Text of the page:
Michiganders in Livonia and around the state love to get on the water when the temperatures start rising. Whether it’s for sailing, canoeing, skiing, or something else, people in Michigan are never more than a few miles away from a lake to jump into.
Unfortunately, when accidents occur, they can do more than spoil a family vacation, which is why state regulations require strict adherence to registration, certification and safety requirements. Because there are both state and federal laws guiding rulings in a personal injury case, it is wise to secure an experienced and knowledgeable legal source if you have suffered injury or loss in a boating accident.
The most common causes of boating accidents
According to the most recent national reports, in 2020, over 5,200 recreational boating accidents caused 767 deaths and 3,191 injuries, and property damage reached $62.5 million. In Michigan in that same year, there were 33 fatalities and 20 drownings. Sadly, only one in five of these victims was wearing a life jacket.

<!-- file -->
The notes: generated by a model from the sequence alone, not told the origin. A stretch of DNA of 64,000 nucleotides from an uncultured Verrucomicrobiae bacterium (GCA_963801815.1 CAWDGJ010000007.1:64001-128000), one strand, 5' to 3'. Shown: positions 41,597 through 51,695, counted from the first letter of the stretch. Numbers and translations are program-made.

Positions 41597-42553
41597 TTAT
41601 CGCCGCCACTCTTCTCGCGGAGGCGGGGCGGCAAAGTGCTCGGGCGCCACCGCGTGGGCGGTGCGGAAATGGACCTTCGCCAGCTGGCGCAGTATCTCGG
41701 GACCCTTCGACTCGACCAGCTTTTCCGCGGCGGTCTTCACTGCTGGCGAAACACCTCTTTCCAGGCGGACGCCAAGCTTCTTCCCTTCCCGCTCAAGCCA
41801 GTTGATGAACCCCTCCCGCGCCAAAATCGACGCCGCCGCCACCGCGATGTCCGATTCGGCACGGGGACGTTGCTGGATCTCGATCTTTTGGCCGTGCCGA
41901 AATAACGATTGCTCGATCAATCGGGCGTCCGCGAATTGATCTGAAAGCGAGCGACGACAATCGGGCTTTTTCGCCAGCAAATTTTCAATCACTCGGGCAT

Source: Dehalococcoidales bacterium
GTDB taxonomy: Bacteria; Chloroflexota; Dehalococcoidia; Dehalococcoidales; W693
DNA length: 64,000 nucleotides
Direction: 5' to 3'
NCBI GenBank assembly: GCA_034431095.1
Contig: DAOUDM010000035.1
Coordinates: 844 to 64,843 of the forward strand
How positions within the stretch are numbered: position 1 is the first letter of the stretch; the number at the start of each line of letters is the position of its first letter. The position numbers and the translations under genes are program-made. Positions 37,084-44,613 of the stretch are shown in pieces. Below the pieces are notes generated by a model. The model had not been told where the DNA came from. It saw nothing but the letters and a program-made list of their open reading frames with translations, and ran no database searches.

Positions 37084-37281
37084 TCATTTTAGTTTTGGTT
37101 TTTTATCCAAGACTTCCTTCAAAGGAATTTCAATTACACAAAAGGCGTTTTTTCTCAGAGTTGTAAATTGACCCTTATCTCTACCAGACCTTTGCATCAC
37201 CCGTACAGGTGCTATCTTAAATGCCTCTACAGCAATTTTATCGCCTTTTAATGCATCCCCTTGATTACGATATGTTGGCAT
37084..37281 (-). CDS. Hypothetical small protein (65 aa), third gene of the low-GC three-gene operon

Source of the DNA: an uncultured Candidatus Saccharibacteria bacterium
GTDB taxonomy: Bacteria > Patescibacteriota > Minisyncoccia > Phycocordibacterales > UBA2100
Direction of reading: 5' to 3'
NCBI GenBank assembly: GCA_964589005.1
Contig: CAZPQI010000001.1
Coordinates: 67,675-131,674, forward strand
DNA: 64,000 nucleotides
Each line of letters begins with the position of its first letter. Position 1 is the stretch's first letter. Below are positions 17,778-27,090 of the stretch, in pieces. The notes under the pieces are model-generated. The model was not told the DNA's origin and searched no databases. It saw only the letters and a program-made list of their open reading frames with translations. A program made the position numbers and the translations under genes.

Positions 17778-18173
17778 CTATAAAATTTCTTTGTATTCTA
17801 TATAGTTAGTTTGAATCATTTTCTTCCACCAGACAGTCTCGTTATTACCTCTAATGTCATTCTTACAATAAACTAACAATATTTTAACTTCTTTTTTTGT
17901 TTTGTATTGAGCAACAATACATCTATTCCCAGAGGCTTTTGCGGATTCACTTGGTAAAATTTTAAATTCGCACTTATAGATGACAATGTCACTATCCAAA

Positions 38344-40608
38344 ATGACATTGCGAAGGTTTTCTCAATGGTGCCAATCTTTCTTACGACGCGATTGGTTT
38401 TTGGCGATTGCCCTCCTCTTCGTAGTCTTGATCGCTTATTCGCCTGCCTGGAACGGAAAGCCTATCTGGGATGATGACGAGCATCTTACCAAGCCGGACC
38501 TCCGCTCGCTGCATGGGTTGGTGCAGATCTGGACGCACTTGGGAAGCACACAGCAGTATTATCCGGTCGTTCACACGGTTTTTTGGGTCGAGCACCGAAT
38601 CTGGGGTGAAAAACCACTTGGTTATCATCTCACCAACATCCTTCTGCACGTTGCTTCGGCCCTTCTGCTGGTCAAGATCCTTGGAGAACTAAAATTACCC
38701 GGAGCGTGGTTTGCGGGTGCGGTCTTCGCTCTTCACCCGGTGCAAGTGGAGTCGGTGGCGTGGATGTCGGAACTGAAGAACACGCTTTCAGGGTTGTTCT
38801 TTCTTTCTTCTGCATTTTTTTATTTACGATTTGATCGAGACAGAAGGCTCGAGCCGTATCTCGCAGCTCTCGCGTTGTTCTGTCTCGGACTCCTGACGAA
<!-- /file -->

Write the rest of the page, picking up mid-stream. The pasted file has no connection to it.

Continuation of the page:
The most common reasons for recreational boating accidents were:
- Operator inattention
- Improper lookout
- Operator inexperience
- Excessive speed
- Mechanical failure
Drowning is the cause of death in 75% of all cases, and 86% of the time, the victim was not wearing a life jacket. Alcohol use is one of the leading contributors to fatal boating accidents.
For these reasons, Michigan has strict requirements that boaters must adhere to that including boat registration, a boat safety certificate, age restrictions and life jacket rules to prevent deadly accidents from occurring.
Finding liability in a boating accident claim
A recreational boat can include:
- Jet skis, wave runners, or inflatable boats
- Canoes, paddleboards, or kayaks
- Cabin cruisers
Although small boats may have coverage for damages on their homeowner’s insurance policy, it is usually limited, and Michigan’s no-fault insurance laws do not cover boating accidents. When the accident results in injury or death, victims or their families can file a civil claim against the responsible party, who is often the operator of the boat, for negligence in their failure to provide reasonable safety.
Under Michigan laws, it is possible to receive both economic and noneconomic damages that can include property damage, medical and hospitalization bills, lost wages and pain and suffering.